First let’s start with why anyone would want to buy junk silver. Based on our definition, Junk Silver is really just a word-phrase coined by investors to describe a circulated silver coin, but has no value other than the silver metal used to mint the coin. Meaning ‘junk silver’ has no value as rare coins.
But, coins marked as ‘junk silver’ have value because of the silver metal used to create the coin. And, precious metal investors love the silver because junk silver coins can be viewed as a substitute for bullion bars, the American Silver Eagle, or silver mining stocks.
As with all investors, the main goal is profiting from your investments. An investor profits from junk silver in two ways. The most common idea is profiting from the rising price of silver. When an investor buys a batch of junk silver and the price of silver rises, the investor can cash-out and profit from her investment.
The second idea and less common, is profiting from the spread of the coins. Usually the price of junk silver coins trades in a -5% to +5% of the spot price of silver. So, if an investor found a seller willing to sell at a -5% of silver spot and turned-around to sell to a buyer willing to pay +5% of spot, then the investor would realize a profit.
When precious metals enjoyed bull markets, 90% silver coins often achieved premiums of $1.20/oz to $1.50/oz over spot, sometimes as high at $2.50/oz. So, it’s easy to see how an investor could profit from an increase in silver spot price or from the spread.
Junk Silver Rankings: Top 5 Places to Buy Junk Silver
So, where do you find your next silver investment in junk silver? We’ll cover the top 5 places to find junk silver. Rated from number one to five, we’ve listed five places to find junk silver as an investment.
Rated number one because junk silver in thousands of varieties abounds on eBay. If you’re looking for $5 or $1,000 of junk silver almost any amount can be found on eBay. In addition to the amount of junk silver, eBay also provides information on the credibility of each seller. As an investor buying your next asset, finding an honest seller could mean the difference between profit or loss.
If you do decide to use eBay, it’s easier to find junk silver if you search for more particular junk silver. For example, searching eBay for “junk silver" will turn up fewer results than searching for terms like pre-1964 U.S. Circulated Quarters or Batch of Silver 1964 Nickels. Also be aware of the sellers rating, the seller’s information can be found to the right of a listing under the heading: “Meet the Seller." These ratings will provide you with the honesty and credibility of the seller.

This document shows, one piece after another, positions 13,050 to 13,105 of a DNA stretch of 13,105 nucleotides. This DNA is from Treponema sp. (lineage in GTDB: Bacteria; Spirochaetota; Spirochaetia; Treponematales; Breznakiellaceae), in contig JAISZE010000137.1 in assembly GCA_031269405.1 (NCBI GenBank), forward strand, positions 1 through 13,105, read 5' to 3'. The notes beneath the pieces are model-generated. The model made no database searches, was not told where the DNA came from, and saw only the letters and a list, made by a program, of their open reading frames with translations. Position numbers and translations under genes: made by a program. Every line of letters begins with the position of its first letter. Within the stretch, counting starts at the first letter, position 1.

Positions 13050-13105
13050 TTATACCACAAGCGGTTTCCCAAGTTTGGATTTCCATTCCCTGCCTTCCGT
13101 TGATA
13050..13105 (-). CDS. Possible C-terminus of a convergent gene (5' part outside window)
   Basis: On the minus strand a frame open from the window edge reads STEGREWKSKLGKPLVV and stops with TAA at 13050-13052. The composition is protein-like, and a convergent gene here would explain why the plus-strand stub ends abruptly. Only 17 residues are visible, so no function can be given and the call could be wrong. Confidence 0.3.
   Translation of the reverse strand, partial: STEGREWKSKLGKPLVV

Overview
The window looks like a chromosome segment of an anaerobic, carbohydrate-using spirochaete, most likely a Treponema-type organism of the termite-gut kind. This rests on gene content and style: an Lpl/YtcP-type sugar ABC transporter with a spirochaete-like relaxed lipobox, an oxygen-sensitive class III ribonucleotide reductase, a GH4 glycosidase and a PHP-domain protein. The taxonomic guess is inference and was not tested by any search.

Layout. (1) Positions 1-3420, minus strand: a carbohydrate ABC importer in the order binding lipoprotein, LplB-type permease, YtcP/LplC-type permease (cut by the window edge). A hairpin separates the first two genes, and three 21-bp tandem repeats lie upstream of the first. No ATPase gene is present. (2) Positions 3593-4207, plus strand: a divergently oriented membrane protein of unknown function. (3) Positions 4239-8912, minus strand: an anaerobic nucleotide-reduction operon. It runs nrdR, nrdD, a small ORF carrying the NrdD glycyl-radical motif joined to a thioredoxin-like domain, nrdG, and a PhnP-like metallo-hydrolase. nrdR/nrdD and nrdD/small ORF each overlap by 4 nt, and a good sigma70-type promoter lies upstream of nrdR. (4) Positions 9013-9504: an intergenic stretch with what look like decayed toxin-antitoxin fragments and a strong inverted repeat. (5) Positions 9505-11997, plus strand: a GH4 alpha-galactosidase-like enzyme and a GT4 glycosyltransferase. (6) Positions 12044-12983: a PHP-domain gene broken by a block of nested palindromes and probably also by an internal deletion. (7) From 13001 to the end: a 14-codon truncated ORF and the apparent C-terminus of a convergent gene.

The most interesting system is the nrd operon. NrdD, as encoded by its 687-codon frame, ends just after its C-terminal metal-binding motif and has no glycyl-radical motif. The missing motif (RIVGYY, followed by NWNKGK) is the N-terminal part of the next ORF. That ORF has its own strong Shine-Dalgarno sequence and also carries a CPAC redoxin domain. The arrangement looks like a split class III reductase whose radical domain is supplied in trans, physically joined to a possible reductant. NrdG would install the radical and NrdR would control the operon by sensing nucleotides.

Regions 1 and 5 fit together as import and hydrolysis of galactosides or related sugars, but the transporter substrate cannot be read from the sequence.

Provident Metals almost specializes in Junk Silver. With some of the lowest prices around, Provident Metals almost beat eBay if it weren’t for the selection. Even still, the selection at Provident Metals is impressive. With the ease of use on the Provident Metals website, you’ll be breezing through the selection with as much junk silver as you’d like without hassle. Add that to the stellar reputation of Provident Metals and you have yourself with a stable place to buy junk silver.
Staring in 2010, Money Metals Exchange has made significant progress becoming a top online bullion dealer. Stefan Gleason started Money Metals while serving the president of a financial newsletter subscription company. He understands the value of connecting with customers using content. He believes as we do here at Silver Monthly, that investors should buy precious metals at or near the spot price of the metal. Low prices like that have helped Money Metals Exchange’s rapid growth. Read reviews of Money Metals Exchange.
Monex, with the professional image CMI casts, Monex casts the same. Or it might be egotism, either way Monex says it “[has] led the industry in silver coin investing programs." But that claim is hard to verify. Again, Internet shoppers will be disappointed because Monex wants you to call an account representative before you can make a purchase.
To concluded this article in rather simple terms, if you love the Internet use eBay, Lynn Coins, or C.C. Silver & Gold Inc., but if not use CMI or Monex. Likewise, if you have a limited amount of money, less than $500, use eBay, or Lynn Coins, but if you have more than $500 go to C.C. Silver & Gold Inc, CMI, or Monex.
The Most Common Junk Silver Coins
The most commonly collected U.S. junk silver coins are the Mercury dimes and Roosevelt dimes, Washington quarters, and Franklin half dollars, and Kennedy half dollars, which are minted in or before 1964. These coins have a 90% silver composition (“coin silver”).